Contending for the faith | Making Disciples | Equipping the Saints for Ministry

       Q: “Matthew 5:48 instructs us to be perfect but how is that possible?”

      A: The word “perfect” for you and me does not fit in the same category as God being perfect. For example, God is perfect in who He is. He is all inclusive, sufficient and never varies from His attributes, while we are sinners in a doomed state. He remains true to His deity, for He is perfect because of His state of holiness. In other words, He is transparent because there is no darkness in Him, while we possess the darkness of iniquity in our inner character due to Adam’s fall in the garden. God is perfect in His ways in the sense there is no deviance in what He does, while our human ways prove to be strange and perverted to Him and will lead to death. God’s will, will always prove to be perfect in the end. His will towards us is pure, and it is His desire to do good things on our behalf, while our will is self-serving and proves to be indifferent to others (Malachi 3:6; Proverbs 14:12; 21:8; Luke 12:32; Romans 6:23; 2 Corinthians 3:5; James 1:17).

      To understand what it would mean for us to be “perfect” as the Father in heaven is, we have to understand what the word “perfect” means. According to Wuest’s Word Studies, perfect in the New Testament has four meanings. It points to heirs being of “full-growth” that have attained “spiritual maturity,” something being in “good condition” or “work-ability,” something that possesses “soundness” of heart and mind which points to wisdom, and has been brought to a “completeness”.

      To have perfection before the Lord, one must first of all have a pure heart (Matthew 5:8). A pure heart points to a right spirit and attitude. In other words, our motives must be pure and our attitude right to ensure that whatever we do unto the Lord will be received. A pure heart points to one who is receptive to the things of God and with child-like faith receive it in a proper spirit as to not defile it (Matthew 18:2-5).

      To be in a “good condition” spiritually speaking comes down to a humble state (1 Peter 5:5-10). We can’t be disciples of Jesus unless we possess a state of humility where we are made perfect in Christ by the Spirit of God. This requires us to be willing to submit to His leading, open enough to receive His instructions, trustworthy enough to obey them, and faithful enough to see unpleasant hindrances and challenges through to the end to complete the task entrusted to us.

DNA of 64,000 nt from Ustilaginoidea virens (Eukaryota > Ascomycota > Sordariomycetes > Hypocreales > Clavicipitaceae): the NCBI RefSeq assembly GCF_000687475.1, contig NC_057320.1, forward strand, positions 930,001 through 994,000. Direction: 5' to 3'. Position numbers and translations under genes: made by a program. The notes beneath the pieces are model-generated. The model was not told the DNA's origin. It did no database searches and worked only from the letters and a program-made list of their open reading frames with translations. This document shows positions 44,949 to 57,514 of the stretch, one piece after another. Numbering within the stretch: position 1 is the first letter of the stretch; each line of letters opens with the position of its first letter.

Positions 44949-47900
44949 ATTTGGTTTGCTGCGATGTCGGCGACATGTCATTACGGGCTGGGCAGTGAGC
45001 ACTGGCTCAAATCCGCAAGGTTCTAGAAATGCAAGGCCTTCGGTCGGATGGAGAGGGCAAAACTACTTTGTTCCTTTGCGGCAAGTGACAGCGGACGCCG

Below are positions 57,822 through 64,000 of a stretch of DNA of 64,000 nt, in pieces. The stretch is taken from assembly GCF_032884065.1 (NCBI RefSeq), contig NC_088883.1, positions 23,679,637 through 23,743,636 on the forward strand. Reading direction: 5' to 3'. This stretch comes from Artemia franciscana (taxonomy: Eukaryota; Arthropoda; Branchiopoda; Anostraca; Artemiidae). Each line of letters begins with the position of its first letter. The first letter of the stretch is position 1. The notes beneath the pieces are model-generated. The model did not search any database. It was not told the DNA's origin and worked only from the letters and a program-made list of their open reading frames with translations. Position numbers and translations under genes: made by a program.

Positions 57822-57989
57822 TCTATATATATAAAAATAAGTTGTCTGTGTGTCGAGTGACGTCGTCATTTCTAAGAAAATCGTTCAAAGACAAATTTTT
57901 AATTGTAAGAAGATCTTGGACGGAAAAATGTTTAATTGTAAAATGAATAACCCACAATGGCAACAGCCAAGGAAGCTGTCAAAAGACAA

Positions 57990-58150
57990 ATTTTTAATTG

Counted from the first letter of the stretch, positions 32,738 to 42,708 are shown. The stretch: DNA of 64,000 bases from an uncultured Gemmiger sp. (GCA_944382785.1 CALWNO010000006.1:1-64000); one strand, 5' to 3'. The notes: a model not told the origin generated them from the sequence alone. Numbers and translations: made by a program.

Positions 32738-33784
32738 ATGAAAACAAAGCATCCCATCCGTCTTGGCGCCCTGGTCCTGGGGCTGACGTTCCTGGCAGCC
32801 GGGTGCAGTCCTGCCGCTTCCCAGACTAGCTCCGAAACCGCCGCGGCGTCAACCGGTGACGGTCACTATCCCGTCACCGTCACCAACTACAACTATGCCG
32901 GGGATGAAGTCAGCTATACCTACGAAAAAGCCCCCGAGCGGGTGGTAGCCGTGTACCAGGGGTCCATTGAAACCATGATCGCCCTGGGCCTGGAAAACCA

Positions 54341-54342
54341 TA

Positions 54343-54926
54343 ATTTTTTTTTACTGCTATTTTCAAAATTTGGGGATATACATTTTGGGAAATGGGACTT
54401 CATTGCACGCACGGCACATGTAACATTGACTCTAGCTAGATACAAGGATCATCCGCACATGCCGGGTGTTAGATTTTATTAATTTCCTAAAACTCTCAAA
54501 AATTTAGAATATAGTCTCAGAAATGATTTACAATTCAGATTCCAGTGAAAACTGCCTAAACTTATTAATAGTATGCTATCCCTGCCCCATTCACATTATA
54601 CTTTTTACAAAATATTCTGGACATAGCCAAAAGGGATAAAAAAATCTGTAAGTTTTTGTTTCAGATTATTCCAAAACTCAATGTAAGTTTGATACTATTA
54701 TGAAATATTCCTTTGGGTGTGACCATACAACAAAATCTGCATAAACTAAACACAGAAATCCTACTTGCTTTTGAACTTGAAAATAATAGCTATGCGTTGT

The Bible stresses we are saved unto good works, being made into a type of workmanship that is able to bring glory to God. We are clay vessels being formed in such a way we will be made fit for the Master’s use. We are to be instruments of righteousness, ready to be used at all times (Romans 6:13-20; 2 Corinthians 4:7; Ephesians 2:8-10; 2 Timothy 2:19-21). 

      To be perfect we have to be sure of what we believe, sound in our convictions, and grounded in what is true. We can’t be like an unstable wave on the ocean that can be driven by every new religious or super-spiritual fad and we must not have a divided heart towards God, be double-minded about what is true and right, and be easily swayed by others because we lack integrity towards the matters of God (1 Corinthians 3:11; Ephesians 4:14; James 1:8).

      We finally come to completeness. Completeness points to balance in our approach due to the Lord being our sufficiency, well-rounded in our character because we are founded on the Rock, and mature about responsibilities due to the fruit of the Spirit, and godly in our conduct. Completeness also points to abundance. A complete life in Christ points to a fruitful life (John 10:10; 15:1-8; Galatians 5:22-23). This life is satisfying and rewarding. 

      Perfection for Christians is not something they become; rather, it is a type of state they are placed in when being positioned in Christ. It is a place of purity that they are brought to through the sanctifying work of the Spirit and in the end, it is manifested in their lives through the byproduct of sanctification that shows itself through spiritual maturity and godly living.